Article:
Cannabis should not be semi-legal

A MOTHER who believes her son's mental health problems and subsequent suicide were triggered by smoking cannabis has criticised new police guidelines for dealing with users of the drug.

A MOTHER who believes her son's mental health problems and subsequent suicide were triggered by smoking cannabis has criticised new police guidelines for dealing with users of the drug.

Maureen Griffiths, whose son Shaun killed himself on the eve of his 17th birthday, said the move by the Government to downgrade cannabis "sent out the wrong message".

She spoke out as Home Secretary David Blunkett defended the new police guidelines, which will see most cannabis smokers let off with a verbal warning.

The Association of Chief Police Officers issued the rules because Mr Blunkett plans to downgrade cannabis from Class B to Class C on January 29.


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Mrs Griffiths, from Bury St Edmunds, said: "My concern is that it will give out the wrong message to people. My view is the Government are not taking into consideration the mental health damage smoking cannabis can do. That side of it is really overlooked."

She believes her son was left disturbed after smoking the drug, and that it triggered the mental illness that resulted in Shaun hanging himself at their home in Castle Hedingham 15 years ago.

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She added: "I think it should have stayed at Class C. Maybe this is the first step on the road towards legalising cannabis, which I think will be a drastic mistake.

"There is a link with mental health problems, it's a proven fact and this just makes me worry that others will suffer like our son did."

Once cannabis is downgraded, it will move into the "least harmful" category under the Misuse of Drugs Act - alongside anabolic steroids and some prescription anti-depressants.

Shadow home secretary Oliver Letwin said the proposals would cause confusion because they made cannabis "semi-legal".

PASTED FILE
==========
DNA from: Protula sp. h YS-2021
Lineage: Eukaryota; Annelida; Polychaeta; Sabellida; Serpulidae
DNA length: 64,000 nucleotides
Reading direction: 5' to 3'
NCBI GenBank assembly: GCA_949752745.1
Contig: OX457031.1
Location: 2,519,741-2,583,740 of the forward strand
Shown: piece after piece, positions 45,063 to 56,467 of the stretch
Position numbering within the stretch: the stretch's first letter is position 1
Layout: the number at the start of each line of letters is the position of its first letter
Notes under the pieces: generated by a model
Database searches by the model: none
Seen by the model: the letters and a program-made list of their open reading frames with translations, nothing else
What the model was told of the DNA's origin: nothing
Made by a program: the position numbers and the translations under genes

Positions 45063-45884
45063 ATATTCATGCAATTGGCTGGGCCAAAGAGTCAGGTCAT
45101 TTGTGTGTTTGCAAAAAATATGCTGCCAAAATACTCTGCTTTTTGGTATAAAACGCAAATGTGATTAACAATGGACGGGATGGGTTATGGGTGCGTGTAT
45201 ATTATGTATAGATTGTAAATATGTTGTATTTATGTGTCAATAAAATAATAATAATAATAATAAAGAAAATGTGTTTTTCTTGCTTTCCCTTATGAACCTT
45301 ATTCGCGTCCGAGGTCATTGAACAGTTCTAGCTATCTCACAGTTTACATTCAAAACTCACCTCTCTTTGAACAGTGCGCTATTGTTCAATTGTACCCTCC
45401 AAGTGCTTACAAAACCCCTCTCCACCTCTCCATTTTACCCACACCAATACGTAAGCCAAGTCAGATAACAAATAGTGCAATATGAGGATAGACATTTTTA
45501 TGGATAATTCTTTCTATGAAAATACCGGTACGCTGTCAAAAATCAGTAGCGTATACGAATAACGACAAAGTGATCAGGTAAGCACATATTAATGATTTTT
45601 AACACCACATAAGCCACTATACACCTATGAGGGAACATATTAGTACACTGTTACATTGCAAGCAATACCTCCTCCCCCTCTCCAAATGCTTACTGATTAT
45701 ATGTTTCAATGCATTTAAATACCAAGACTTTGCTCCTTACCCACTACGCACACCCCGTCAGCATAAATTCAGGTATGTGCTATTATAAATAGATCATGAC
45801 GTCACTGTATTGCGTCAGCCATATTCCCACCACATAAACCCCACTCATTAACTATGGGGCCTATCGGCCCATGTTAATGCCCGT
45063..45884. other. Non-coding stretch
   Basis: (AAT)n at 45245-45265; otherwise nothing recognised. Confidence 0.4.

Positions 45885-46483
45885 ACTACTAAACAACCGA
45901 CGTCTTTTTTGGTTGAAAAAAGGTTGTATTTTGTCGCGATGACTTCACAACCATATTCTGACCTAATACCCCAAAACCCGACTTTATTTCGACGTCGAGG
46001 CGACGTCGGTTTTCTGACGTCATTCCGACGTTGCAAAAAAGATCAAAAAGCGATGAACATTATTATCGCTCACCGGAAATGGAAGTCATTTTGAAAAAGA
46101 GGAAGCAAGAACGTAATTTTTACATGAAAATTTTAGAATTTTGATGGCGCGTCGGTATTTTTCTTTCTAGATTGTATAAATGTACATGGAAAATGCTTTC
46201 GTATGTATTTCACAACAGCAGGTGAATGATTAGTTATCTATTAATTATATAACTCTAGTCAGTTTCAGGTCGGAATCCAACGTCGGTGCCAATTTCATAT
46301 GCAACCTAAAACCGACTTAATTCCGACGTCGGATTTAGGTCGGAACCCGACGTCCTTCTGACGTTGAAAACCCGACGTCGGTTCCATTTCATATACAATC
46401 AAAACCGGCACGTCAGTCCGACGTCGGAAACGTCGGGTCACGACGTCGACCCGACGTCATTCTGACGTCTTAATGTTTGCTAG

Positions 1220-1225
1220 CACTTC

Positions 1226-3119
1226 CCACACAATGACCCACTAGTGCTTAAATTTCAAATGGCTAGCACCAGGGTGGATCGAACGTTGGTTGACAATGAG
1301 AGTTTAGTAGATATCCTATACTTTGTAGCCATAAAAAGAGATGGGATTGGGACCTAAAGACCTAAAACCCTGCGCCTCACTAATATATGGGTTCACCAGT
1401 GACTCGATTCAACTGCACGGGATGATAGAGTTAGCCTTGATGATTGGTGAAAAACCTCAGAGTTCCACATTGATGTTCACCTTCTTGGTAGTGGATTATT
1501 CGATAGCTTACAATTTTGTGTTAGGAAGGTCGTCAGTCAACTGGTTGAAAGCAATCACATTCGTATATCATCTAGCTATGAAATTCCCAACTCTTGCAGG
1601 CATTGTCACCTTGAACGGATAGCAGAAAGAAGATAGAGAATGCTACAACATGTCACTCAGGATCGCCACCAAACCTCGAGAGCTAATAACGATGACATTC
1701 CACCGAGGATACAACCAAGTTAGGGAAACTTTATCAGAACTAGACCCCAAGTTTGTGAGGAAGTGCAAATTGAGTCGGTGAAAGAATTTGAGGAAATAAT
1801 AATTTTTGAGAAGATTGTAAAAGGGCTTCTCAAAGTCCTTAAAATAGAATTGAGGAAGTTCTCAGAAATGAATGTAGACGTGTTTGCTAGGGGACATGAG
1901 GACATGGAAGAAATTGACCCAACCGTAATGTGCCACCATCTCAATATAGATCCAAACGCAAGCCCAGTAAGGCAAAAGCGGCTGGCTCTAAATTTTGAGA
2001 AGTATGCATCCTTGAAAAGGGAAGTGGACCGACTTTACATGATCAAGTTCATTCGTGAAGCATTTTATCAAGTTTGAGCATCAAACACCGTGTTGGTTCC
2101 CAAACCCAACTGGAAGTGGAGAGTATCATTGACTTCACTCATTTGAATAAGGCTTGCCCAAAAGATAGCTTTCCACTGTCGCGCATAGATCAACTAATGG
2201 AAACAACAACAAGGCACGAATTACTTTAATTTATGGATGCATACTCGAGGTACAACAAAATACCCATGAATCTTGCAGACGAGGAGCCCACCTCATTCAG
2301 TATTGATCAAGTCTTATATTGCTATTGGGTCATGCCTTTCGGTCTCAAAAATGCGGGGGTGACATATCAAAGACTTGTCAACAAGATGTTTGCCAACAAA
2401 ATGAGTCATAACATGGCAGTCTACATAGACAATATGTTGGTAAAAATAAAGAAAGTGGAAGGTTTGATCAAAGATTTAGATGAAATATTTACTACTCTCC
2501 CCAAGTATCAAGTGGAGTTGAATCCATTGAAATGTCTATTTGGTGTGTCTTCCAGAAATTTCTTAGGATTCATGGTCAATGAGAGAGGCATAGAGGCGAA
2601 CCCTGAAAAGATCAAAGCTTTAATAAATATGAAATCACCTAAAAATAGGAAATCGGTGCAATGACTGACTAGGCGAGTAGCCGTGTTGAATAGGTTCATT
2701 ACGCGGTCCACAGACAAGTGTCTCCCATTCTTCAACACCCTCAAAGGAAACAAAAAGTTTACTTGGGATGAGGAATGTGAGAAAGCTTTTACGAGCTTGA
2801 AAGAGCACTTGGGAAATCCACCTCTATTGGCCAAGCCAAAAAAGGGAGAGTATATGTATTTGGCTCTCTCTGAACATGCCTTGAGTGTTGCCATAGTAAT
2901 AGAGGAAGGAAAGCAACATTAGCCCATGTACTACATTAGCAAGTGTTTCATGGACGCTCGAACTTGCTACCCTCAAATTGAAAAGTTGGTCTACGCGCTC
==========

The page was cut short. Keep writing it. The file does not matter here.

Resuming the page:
But Mr Blunkett said the Government's policy on cannabis simply recognised what many police forces were already doing.

Asked if he thought the guidelines sent out the wrong message to young people, he said: "The only wrong message that is being put out is those proclaiming that we've been legalising cannabis, which we have not, and those that have said that it isn't a long-term dangerous drug, which it is.

"What we have said is that it is not the killer and not the danger to the community that drugs like heroin and crack cocaine are.'

Acpo's new guidance said that possession of cannabis would "ordinarily not be an arrestable offence'.

People could be arrested for smoking cannabis in public or smoking cannabis after being found with the drug repeatedly. Possessing the drug inside or near places where there are children. Using the drug in areas where it is causing a "local policing problem", meaning a "fear of public disorder'.

Mr Blunkett's decision to downgrade cannabis was designed to free police time to target Class A drugs such as heroin and crack.

Acpo drugs spokesman and Chief Constable of Norfolk Andy Hayman said: "Despite reclassification, it remains illegal to possess cannabis.

"In the majority of cases, officers will issue a warning and confiscate the drug.'

Chief executive of mental health charity Sane, Marjorie Wallace, said: "Justification for these news laws seems to be on the basis that cannabis is less harmful than other drugs.

"But for those prone to severe mental illness, particularly young people, using cannabis can provide the fatal trigger to lifelong illness and risk of suicide."

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